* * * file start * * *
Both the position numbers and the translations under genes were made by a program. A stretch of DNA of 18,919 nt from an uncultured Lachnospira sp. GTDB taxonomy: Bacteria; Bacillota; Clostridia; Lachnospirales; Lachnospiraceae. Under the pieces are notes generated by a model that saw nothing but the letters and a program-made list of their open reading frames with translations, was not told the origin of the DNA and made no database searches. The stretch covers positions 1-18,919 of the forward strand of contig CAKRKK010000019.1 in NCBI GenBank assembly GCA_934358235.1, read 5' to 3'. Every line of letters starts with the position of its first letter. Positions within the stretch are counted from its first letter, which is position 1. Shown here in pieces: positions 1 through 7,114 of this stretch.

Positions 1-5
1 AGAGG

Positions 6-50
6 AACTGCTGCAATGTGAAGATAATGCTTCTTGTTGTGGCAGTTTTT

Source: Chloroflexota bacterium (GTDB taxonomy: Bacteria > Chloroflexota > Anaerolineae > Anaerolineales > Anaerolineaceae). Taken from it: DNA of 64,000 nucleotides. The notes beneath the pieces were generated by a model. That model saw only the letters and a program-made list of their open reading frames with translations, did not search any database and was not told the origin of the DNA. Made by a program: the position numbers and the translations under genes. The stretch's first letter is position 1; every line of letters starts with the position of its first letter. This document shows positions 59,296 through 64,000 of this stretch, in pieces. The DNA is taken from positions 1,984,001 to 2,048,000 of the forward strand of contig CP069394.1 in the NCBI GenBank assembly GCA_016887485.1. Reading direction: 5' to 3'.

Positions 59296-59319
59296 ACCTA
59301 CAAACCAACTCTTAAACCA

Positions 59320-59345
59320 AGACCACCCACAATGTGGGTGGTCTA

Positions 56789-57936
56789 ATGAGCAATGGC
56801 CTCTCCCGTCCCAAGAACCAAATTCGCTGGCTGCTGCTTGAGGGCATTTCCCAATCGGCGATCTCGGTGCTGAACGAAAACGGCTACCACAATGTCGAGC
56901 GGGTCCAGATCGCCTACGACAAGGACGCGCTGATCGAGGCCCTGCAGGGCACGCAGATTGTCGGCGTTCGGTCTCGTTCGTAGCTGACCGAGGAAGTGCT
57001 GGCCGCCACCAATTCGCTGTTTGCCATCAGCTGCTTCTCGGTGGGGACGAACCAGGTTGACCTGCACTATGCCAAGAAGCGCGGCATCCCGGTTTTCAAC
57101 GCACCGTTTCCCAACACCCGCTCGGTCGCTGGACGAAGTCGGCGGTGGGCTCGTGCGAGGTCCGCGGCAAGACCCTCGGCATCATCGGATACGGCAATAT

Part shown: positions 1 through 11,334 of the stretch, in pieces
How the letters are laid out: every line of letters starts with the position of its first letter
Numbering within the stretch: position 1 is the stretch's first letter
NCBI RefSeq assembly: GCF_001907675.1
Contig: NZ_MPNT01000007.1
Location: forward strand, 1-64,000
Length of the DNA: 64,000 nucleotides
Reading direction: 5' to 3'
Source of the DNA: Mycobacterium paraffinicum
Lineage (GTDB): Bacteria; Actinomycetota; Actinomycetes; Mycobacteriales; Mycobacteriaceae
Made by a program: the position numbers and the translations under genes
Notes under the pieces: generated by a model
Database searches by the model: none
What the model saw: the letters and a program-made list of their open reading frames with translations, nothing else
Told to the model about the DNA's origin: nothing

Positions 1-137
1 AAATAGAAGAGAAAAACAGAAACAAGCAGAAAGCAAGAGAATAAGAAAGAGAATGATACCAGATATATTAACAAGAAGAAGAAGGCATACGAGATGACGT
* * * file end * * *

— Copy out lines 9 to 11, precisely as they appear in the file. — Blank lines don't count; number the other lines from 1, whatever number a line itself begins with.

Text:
59301 CAAACCAACTCTTAAACCA

Positions 59320-59345
59320 AGACCACCCACAATGTGGGTGGTCTA